Interview with Karen Davila on ANC’s Headstart
Karen Davila: Joining us this morning is the Chairman of the Senate Committee on Local Government, Senator Ferdinand “Bongbong” Marcos, Jr. Welcome.
Sen. Bongbong: Thank you! Good morning.
Davila: What do you make of the MILF statement that it did not commit any crime, they will not surrender any of the charged members?
Sen. Bongbong: Well, I think that it is certainly unhelpful. Sana naman binigyan ng importansya ang findings ng NBI, ng DOJ. The least that they could have done was to say that they would work with the DOJ because as of now, it’s all speculative. They say that there are 90 named that could be charged. So far we don’t know exactly who those people are, what their charges will be. I don’t think the DOJ has filed any charges yet. So it would have been more circumspect on the MILF side had they waited as to what DOJ had decided to do. Had they worked together as well with the DOJ, they could have simplified matters.
But on the larger scheme, if they are going to be the Bangsamoro government, this is the kind of governmental activity that they will have to be involved in. So if at the very beginning hindi pa natin nakikita that they are willing to be the partners of the central government, like any LGU is, to help the peace and order situation… Ang kaibahan dito, they insist on being described as a “revolutionary organization.” These can be said to be “political crimes.” They are crimes that were committed in the furtherance of their revolutionary cause. So under that, they enjoy a certain level of immunity. But I think the DOJ’s findings are that these crimes were not committed to help that revolution – that separatist cause – but really just murder. That takes them outside the realm of political crime.
The MILF should also understand that the definitions and interpretations may differ slightly between them and what the DOJ interpreted.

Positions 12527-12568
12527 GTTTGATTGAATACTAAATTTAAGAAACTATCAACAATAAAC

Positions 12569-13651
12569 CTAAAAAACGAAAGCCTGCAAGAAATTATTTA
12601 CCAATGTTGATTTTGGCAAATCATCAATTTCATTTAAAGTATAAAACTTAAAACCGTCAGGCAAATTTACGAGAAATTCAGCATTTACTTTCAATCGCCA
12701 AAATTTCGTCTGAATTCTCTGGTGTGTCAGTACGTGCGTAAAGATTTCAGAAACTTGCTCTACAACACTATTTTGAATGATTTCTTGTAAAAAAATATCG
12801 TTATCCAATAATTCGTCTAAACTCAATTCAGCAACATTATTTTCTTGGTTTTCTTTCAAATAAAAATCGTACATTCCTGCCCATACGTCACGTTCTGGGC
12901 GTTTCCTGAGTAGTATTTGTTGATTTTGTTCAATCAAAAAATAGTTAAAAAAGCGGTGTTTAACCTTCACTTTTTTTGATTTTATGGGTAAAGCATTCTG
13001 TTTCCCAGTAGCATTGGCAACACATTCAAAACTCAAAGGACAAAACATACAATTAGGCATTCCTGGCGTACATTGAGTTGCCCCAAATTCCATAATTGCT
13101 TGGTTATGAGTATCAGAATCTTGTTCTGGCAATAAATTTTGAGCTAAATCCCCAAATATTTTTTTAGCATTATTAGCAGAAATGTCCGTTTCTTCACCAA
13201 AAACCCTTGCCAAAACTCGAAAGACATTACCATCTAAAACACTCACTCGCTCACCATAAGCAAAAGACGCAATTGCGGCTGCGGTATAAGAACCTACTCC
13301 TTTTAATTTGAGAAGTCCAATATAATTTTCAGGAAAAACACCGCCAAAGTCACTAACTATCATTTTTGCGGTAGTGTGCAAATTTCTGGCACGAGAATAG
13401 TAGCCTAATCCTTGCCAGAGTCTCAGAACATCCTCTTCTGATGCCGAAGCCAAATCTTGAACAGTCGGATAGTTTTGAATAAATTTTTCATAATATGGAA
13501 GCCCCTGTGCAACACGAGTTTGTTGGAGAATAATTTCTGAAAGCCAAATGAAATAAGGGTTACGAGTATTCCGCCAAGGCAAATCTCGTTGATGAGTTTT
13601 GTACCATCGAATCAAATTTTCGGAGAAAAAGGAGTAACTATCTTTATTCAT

Davila: How does this affect the BBL? President Aquino has clearly lobbied – at least with the lower house, I’m not sure if in the Senate – that he wants the BBL passed. Does it matter at this point what the MILF says when it seems the clear message of Malacanang is “You know what, pass it.”?
Sen. Bongbong: Malacanang’s position has been clear from the beginning. Ours in the Senate and in the House of Representatives are really waiting to be formed because we have to depend on findings. The public, though, has very clearly made their opinion known: that they have lost faith in the entire process. And these blanket denials by the MILF saying “We have not done anything wrong,” similar to the tone that they took on the report on the Mamasapano incident, does not serve to bolster that confidence. But we really need the support of ordinary Filipinos for this to work.
Davila: But would you want conditions set for the MILF, for example, something as simple as: Surrender the charged members first, then we talk about BBL. Because the MILF seems to be getting the message that whatever it is that they say, it doesn’t matter because Congress will pass it. If I were the MILF, that’s what I would think.
Sen. Bongbong: No, they should not say that, they should not think that. I know they have expressed that kind of opinion before. They have said, ‘We have already negotiated with the President and therefore the rest of the government and therefore the legislature and the judiciary should follow. We should not have to negotiate.’ My answer to that is: this not a negotiation. We are just doing our jobs. This is the process that every law undergoes. So they must understand that we as legislators have our job to do and when the time comes, the judiciary will have their job to do.
The concept that when dealing with the executive, the rest of the government should follow only applies to foreign treaties. And this is why we become a little nervous, because they seem to be treating themselves as a foreign entity, and therefore treaties with them should be treated as such. So that again is a concern. But in any case, I think they should be more circumspect in this kind of pronouncement.
Davila: Now Senator, are you bent on passing the BBL? You yourself.
Sen. Bongbong: It’s not up to me to decide to pass it or not. What I’m determined to do is to write a version that can be passed in the senate that will in fact address the challenges that we are facing now in Mindanao.
Davila: Let’s talk about that. Given the situation right now, the MILF’s reaction, what parts of the BBL are you willing to accept and what will you remove?